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Task force to address COVID-19 hot spot in Hall, Latino community
Governor urges all Georgians to get tested whether they have symptoms or not
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The Department of Public Health gives free COVID-19 tests at the Allen Creek Soccer Complex Friday, May 1, 2020. The Georgia Mountain Food Bank also gave away food packages to anyone in need at the site. - photo by Scott Rogers

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By Megan Reed and Nick Watson

A local task force is working to address the spread of COVID-19 in Gainesville and Hall County, which state officials have designated as a hot spot for the spread of the virus.

Georgia’s insurance commissioner John King said during a press conference Thursday that he and Dr. Kathleen Toomey, commissioner of the Georgia Department of Public Health, visited Gainesville Wednesday to meet with local leaders and discuss outreach with the area’s Hispanic population.

King said the group will be led by Norma Hernandez of the Northeast Georgia Latino Chamber of Commerce and will include:

  • Dr. Pamela Logan, District 2 director of the Department of Public Health

  • Dr. Antonio Rios, Northeast Georgia Health System

  • Christy Moore, community health improvement manager with NGHS

  • Dr. Andrew Reisman of the Longstreet Clinic, president of the Medical Association of Georgia

  • Mike Giles, president of Georgia Poultry Federation

  • Juan Carlos Lomas, CEO of Vital Foods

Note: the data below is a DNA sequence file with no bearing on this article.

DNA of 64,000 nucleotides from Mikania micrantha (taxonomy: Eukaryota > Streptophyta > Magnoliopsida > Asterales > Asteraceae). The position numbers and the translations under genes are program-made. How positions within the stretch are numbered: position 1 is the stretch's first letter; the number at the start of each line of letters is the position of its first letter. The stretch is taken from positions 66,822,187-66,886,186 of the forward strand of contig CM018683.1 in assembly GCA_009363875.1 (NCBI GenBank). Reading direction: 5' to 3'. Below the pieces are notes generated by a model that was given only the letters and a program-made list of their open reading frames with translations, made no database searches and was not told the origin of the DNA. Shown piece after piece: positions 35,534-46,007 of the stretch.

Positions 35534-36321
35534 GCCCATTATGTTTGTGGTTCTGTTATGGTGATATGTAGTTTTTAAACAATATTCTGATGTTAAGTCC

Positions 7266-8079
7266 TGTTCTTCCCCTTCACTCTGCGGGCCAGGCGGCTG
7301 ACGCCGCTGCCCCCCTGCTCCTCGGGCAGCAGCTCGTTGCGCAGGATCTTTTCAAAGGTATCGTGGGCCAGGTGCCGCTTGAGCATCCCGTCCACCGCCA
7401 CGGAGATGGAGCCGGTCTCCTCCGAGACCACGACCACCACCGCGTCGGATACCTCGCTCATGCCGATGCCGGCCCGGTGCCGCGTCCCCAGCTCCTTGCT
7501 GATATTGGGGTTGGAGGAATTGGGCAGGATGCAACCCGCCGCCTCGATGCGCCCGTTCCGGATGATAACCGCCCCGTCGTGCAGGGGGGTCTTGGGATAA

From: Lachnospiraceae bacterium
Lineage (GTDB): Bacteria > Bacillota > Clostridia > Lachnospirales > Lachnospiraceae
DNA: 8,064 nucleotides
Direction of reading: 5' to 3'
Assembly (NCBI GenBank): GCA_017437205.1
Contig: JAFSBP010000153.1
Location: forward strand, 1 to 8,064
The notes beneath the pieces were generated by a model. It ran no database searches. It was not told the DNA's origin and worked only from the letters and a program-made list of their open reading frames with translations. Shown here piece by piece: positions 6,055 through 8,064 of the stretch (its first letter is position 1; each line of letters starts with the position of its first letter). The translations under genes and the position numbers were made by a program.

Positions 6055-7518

• State Sen. Butch Miller, R-Gainesville

  • Rudy Rebollar, pastor with IDV International Gainesville

“Priority one is to find ways to communicate effectively the safety measures including practicing social distancing, wearing masks in public and avoiding large social gatherings,” King said. “This work will involve coordinating with local businesses, radio stations, churches and other organizations to stop the spread of this disease.”

Hernandez said four grocery stores have agreed to adopt a “no mask, no service” policy, something she said she will work with business owners to implement.

“The time has come to put pressure in our community (especially) our Latino community,” Hernandez wrote in an email to members of the community.

Hernandez said they are working with Northeast Georgia Health System on making posters regarding the “no mask, no service” policy as well as small cards with information on virus protection and prevention.

The task force is also pushing for “more remote local testing” provided in more locations at a greater frequency, Hernandez said.

According to NGHS data provided April 27, a breakdown of COVID-19 positive cases in Hall County showed 56% were Hispanic/Latino.

Across the entire NGHS service area, 40% were Hispanic/Latino.

According to 2019 census estimates, 29% of Hall County is considered Latino.

In the briefing Thursday, Gov. Brian Kemp and other state officials said testing in the state had increased, and the capacity to do so would continue to climb with the addition of supplies from the federal government.

"I'm proud to report that we are seeing record highs in testing," Kemp said. "Thanks to Georgia’s partnership with Augusta University, our university system, the private sector, and local public health officials, we’ve doubled our daily testing capacity and now have over 217,000 total tests reported to the state’s website."

The governor also said everyone should now make plans to get tested.

"In accordance with new CDC guidance, the Department of Public Health and district offices are now encouraging all Georgians - even if they are not experiencing symptoms - to schedule an appointment with their health care provider, local health department, or get a screening through the AU Health ExpressCare app," Kemp said.

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